- Whether you’re seeking to generate power and strength in short periods or build cardiovascular aerobic capacity over longer periods, rowing can cater to these goals. It builds fitness like no other sport.
- Unlike running, which can put a lot of stress on the joints, rowing is low impact. This makes it accessible to almost anyone, regardless of age.
- Rowing is a sport that unites communities and people together. It’s great for your body and fitness, and it also has a skill component that adds an element of enjoyment to the rhythm of the movement.
- The most valuable aspect of rowing is that you can share it with others and be part of a community, which can elevate your fitness to another level.
Before diving into the techniques, let’s explore the many advantages of incorporating rowing machines into your workout routine:
Rowing Machine Technique & Tips (Perfect Form)
Rowing is a functional exercise that is easy to learn. Proper technique can help you get the most out of your workout.
At the Catch:
- At the catch, the body is in a powerful but relaxed position.
- Sit up tall with your shoulders in front of your hips.
- Shins are vertical.
- The head, neck, and shoulders are relaxed.
- The arms are long, and the grip is loose.
- The drive starts with a push of the legs, not a pull of the arms.
- To initiate the movement with your legs, drive the heels into the foot stretcher and push the machine away.
- Swing the body by opening from the hips.
- The seat and the handle should move simultaneously until the legs are fully extended.
- You pull with your arms only after your hands clear your knees.
- At the finish of each stroke, the core is engaged.
- The handle is pulled in below your rib cage.
- The wrists are flat.
- The arms move first, then the body swings forward, then the legs.
- The body stays still once the hips hinge.
- When you return to the catch, you must change direction quickly to accelerate the flywheel again.
- Blending together all the movements creates a smooth, powerful, continuous stroke.
- The sequence continues with legs, back, arms, then arms, back, and legs.
- Remember to push hard with the legs on the drive and relax on each recovery.
What are the muscles worked by the Rowing Machine?
- Core (including abs and lower back)
- Upper back
Tailoring Your Indoor Rowing Experience
Now that you’ve got the basics down let’s explore how to customize your rowing workouts for different goals and fitness levels.
If you’re new to rowing, follow these tips to ease into the workout and build a solid foundation:
- Begin with shorter sessions (10-15 minutes) and gradually increase the duration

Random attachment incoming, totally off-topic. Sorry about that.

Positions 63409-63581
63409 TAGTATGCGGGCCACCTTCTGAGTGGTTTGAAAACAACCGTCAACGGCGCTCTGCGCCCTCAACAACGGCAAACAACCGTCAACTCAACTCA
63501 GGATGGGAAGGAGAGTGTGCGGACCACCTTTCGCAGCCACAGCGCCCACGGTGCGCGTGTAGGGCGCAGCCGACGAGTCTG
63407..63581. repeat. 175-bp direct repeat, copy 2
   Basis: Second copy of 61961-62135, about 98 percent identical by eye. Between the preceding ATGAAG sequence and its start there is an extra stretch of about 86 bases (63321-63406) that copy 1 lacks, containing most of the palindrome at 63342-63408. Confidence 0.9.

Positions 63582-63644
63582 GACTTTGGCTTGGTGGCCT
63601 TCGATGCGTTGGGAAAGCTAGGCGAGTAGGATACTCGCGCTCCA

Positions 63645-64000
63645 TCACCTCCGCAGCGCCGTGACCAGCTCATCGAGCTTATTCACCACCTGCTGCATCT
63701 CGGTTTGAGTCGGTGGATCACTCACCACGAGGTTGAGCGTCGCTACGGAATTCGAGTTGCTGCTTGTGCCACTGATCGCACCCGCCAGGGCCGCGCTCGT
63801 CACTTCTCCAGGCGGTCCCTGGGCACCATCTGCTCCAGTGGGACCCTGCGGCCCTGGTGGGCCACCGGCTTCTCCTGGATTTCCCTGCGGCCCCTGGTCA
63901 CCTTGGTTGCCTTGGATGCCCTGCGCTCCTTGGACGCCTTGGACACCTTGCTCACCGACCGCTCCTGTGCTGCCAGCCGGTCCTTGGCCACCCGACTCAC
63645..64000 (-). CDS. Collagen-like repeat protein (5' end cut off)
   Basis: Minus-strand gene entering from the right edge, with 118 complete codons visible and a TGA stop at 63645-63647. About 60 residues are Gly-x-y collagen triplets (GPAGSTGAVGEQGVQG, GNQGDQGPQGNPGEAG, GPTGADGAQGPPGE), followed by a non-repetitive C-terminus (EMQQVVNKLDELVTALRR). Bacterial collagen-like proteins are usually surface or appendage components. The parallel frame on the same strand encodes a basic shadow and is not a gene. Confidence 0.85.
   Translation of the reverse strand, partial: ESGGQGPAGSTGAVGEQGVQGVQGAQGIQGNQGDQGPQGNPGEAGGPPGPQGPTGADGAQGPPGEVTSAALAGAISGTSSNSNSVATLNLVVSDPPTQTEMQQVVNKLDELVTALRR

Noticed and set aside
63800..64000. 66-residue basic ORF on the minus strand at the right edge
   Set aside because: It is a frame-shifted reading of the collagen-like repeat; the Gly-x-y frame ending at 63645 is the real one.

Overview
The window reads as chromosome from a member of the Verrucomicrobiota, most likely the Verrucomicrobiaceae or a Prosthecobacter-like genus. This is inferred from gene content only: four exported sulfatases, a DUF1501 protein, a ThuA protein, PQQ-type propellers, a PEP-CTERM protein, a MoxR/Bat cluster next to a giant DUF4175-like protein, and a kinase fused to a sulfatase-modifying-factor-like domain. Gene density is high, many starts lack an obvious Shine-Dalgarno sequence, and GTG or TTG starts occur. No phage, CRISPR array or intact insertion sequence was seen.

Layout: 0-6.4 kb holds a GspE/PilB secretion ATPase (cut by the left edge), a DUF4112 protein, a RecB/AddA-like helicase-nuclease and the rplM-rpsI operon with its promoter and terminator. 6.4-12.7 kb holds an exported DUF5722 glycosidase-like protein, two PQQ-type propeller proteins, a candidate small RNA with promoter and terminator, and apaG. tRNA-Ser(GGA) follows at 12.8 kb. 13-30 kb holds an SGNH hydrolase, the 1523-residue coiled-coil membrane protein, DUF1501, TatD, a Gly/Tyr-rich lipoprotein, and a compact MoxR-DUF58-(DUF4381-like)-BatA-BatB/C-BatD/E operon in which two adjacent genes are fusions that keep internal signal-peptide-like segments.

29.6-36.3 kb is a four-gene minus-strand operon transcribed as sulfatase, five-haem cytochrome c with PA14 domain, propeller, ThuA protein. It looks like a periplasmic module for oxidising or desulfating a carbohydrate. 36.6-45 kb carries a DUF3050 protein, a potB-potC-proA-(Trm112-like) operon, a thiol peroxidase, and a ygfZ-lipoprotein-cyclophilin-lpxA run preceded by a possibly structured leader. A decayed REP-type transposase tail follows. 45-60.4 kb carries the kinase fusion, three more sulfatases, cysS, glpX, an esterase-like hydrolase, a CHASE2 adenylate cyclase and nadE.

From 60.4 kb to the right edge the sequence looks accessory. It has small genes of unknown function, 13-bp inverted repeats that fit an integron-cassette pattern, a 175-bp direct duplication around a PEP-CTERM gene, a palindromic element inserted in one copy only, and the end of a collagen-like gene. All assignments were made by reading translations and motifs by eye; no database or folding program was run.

- Focus on form and technique over speed
- Experiment with different resistance levels to find the proper challenge
To prevent boredom and keep your workouts engaging, try these rowing variations:
- Interval training: Alternate periods of high-intensity rowing with recovery breaks
- Distance-based workouts: Set a target distance and challenge yourself to complete it in less time
- Race simulations: Compete against a virtual opponent or race the clock
In this section, we’ll share some helpful advice for making the most of your rowing workouts and compare rowing machines to other popular cardio options.
To get the most out of your indoor rowing sessions, keep these tips in mind:
- Warm up before each workout to prepare your muscles and prevent injury
- Maintain a steady and consistent pace throughout your session
- Track your progress and set goals to stay motivated
While rowing machines offer unique benefits, it’s essential to consider how they compare to other cardio options:
- Treadmills: Higher impact but better suited for running-specific training
- Stationary bikes: Lower body-focused and less demanding on the upper body
- Ellipticals: Low impact but less dynamic than rowing
Ultimately, the best choice depends on your personal preferences and fitness goals.
This final section cover workout plans, progressions, equipment recommendations, and safety precautions.
To maximize your rowing results, consider following a structured workout plan:
- Start with a warm-up (5-10 minutes of light rowing)
- Incorporate intervals, distance challenges, or race simulations
- Finish with a cool-down (5 minutes of easy rowing)
As you become more experienced, gradually increase the intensity and duration of your workouts to continue challenging yourself.
Investing in a high-quality rowing machine is crucial for a comfortable and effective workout. Research and compare models to find the best option within your budget.
Finally, always prioritize safety during your rowing workouts:
- Use proper form and technique to prevent injury
- Listen to your body and avoid overexertion
- Consult with a fitness professional if you have concerns or questions
Indoor rowing offers a fantastic full-body workout that can be tailored to any fitness level. You’ll soon be reaping the numerous benefits of rower exercises by mastering proper technique, incorporating variations, and following our tips and tricks. So, strap in, grab the handle, and row your way to better health and fitness!